In literature he senses a depth of human understanding beyond his power to express, an epiphany of knowing something through words that could not be put in words.
I haven’t read Stoner, but Dickstein’s description reminded me a bit of Alan Seager. The early 60s really were the 50s, as strange Nan Talese says in the Ian McEwan documentary I also also happened to catch this weekend. I’m struck by the sincerity with which guys like Williams and Seager tried to reconcile a life devoted to literature with the the gray-flannel values of 1950s America. Is that kind of thing still done, do you think?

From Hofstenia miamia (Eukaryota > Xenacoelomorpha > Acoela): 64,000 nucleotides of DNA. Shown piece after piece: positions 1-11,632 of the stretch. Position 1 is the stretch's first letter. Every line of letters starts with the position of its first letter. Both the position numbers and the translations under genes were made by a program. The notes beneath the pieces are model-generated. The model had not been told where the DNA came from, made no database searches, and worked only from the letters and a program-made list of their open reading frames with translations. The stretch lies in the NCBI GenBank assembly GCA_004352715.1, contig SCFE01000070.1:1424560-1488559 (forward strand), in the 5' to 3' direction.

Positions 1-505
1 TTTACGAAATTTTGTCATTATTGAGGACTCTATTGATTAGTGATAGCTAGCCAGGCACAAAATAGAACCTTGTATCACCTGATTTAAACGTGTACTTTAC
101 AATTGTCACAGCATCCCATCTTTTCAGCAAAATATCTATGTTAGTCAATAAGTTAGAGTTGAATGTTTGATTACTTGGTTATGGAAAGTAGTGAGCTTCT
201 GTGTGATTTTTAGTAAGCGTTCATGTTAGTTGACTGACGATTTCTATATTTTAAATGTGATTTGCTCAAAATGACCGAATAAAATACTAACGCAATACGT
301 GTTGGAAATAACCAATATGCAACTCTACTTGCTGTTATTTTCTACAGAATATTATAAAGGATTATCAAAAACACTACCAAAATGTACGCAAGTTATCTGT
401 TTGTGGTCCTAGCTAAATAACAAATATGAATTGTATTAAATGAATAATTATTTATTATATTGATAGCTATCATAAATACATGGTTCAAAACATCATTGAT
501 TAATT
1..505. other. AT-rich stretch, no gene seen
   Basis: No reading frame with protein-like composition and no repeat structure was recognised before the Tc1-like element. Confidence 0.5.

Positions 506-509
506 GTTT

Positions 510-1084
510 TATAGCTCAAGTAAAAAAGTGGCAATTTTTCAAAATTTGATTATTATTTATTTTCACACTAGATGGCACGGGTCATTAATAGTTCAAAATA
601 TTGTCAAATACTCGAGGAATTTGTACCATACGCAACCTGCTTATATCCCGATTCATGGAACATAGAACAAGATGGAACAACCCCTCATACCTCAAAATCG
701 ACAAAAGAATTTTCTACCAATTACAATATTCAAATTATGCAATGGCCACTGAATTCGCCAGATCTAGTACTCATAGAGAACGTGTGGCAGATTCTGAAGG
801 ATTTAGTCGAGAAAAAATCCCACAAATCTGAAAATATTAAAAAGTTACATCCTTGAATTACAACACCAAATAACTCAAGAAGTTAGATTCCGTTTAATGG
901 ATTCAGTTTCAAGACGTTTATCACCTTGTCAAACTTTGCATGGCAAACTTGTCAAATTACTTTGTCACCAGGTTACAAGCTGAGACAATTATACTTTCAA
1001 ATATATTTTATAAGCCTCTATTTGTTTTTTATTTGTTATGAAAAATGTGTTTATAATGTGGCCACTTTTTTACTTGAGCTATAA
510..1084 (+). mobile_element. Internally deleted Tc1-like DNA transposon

The documentary reminded me: I still hate McEwan’s stuff. Why do I hate so much contemporary fiction? Then I happened to pick up Lewis Robinson’s stories for the first time this weekend and I realized, no, I don’t hate everything.